[Coral-List] Impact of listing 66 coral species on coral research

Szmant, Alina szmanta at uncw.edu
Mon Dec 17 09:48:55 EST 2012

Hi Bill and List:

In my opinion, which I hesitantly share on Coral List, in spite of the local/regional decline in the % cover by the Caribbean species on the list, there are still locations that have abundant populations of these species (and probably even genetically diverse).  There are millions of colonies of these depleted species over their entire geographic range, even if at any one place they are less abundant than before.  The question really boils down to, are the local populations able to produce propagules that help maintain the regional populations, and that is not well studied for most of them.  Doing any form of research with these species is already more difficult because of all of the permits required, and be even more difficult in the future.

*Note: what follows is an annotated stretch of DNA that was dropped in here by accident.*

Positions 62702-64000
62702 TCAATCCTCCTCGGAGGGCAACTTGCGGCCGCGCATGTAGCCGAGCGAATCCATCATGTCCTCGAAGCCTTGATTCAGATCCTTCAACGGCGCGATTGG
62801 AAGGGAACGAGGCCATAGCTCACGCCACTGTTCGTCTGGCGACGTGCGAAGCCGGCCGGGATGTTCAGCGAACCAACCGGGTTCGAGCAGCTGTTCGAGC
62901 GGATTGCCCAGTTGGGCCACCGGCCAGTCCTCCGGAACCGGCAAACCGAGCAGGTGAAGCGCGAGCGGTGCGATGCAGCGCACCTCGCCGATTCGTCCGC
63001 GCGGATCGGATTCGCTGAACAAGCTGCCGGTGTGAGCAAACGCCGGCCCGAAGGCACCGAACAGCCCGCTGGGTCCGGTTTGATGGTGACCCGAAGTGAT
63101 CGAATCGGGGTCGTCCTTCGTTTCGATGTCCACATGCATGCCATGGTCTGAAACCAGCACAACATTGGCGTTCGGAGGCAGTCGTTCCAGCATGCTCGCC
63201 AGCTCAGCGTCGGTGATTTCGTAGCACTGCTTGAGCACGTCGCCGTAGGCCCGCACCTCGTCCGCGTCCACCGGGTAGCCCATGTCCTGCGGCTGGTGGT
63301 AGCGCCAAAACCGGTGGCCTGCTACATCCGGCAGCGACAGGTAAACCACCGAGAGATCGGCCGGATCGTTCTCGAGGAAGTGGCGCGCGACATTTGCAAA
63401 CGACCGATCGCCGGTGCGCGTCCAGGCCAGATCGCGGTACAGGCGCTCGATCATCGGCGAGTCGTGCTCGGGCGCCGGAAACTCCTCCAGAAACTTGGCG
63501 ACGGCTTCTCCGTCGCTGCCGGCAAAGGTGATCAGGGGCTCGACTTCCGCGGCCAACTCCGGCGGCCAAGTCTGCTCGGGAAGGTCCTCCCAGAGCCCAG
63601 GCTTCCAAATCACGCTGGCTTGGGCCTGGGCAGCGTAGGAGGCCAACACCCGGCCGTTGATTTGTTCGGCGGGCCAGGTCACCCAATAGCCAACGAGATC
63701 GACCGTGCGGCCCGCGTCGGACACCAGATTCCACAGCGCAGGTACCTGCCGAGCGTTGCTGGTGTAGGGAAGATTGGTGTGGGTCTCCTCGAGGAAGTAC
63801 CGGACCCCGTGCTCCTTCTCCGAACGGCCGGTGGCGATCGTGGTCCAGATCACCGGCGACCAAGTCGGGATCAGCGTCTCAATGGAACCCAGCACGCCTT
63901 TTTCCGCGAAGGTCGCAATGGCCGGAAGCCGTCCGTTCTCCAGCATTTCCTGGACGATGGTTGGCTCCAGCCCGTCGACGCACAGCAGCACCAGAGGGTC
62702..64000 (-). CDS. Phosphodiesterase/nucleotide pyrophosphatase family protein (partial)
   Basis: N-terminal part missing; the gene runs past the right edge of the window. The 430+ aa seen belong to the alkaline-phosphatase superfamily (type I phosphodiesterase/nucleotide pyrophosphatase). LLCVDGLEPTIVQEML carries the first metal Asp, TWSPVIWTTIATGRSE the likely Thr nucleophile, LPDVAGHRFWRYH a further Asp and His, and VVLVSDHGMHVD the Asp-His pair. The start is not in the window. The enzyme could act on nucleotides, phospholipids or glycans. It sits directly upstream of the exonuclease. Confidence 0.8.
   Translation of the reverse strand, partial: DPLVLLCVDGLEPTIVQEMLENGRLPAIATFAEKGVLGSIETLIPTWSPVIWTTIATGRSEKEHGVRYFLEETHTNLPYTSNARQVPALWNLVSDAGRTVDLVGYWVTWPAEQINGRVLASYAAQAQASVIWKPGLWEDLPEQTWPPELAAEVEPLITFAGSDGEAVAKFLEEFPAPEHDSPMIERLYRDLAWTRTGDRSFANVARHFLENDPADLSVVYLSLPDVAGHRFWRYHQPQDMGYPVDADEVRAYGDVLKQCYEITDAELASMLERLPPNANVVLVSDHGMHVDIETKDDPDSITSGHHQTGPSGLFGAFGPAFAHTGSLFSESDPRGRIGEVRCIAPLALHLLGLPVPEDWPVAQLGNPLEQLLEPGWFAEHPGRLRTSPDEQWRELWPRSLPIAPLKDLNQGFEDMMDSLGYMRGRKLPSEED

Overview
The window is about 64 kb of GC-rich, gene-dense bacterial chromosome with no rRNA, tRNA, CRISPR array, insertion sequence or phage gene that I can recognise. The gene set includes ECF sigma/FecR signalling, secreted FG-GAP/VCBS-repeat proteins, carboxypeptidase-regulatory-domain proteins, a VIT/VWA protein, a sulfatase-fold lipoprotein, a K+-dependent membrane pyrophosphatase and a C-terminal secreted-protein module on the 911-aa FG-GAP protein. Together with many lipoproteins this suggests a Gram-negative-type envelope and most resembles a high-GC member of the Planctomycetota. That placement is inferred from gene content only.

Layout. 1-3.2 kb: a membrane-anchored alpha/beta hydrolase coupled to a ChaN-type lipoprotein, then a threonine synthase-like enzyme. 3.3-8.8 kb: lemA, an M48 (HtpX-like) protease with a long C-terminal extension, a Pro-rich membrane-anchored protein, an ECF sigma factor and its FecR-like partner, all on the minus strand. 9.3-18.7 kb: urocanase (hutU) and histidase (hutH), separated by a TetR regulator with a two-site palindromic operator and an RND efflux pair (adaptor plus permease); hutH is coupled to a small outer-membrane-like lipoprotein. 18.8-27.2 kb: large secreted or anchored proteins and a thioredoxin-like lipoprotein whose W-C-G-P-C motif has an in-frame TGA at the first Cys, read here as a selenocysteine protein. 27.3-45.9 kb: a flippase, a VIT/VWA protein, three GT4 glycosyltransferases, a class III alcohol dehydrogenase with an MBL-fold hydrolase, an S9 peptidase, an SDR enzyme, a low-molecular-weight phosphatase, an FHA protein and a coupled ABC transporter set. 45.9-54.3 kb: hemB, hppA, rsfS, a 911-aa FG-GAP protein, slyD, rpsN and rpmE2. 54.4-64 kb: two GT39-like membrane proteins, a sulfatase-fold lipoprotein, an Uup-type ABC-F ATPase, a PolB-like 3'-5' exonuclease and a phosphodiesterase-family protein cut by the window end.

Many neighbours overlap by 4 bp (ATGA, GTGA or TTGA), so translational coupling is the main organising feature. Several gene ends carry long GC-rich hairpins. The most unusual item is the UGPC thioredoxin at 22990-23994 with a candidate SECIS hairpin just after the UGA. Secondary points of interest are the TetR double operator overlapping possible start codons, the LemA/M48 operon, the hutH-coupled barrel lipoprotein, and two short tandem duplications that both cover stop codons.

I hate to agree with Gene on too many things, but listing and increasing the level (threatened vs endangered) will not help 'save' any of these coral species, nor help the depleted areas regain former populations.  Coral reef concerns will not be the driver for how we humans deal with climate change, it will be the major draughts, forest fires, coastal and riverine floodings, Hurricanes Sandy and more to come, increased summer heat deaths in Europe and mid-west, disappearance of glaciers in areas like Peru and others that depend on snow melt for irrigation, and irrigation for food safety, etc, i.e. events that harm or kill lots of humans and human livelihood.  I don't see how listing these coral species will reverse over fishing of Caribbean reefs, or slow down coastal development of huge resorts on every tropical coastline and island looking economic development and jobs for their citizens.  Look at what is happening to the grey wolf in northern US:  after decades (and millions of US$) working to bring them back from near extinction, several states are out there killing them all, in fact making every effort to exterminate every last one of them because the wolves' natural ecology conflicts from human use of the public and private lands (and because the ranchers and hunters of those states hate the species).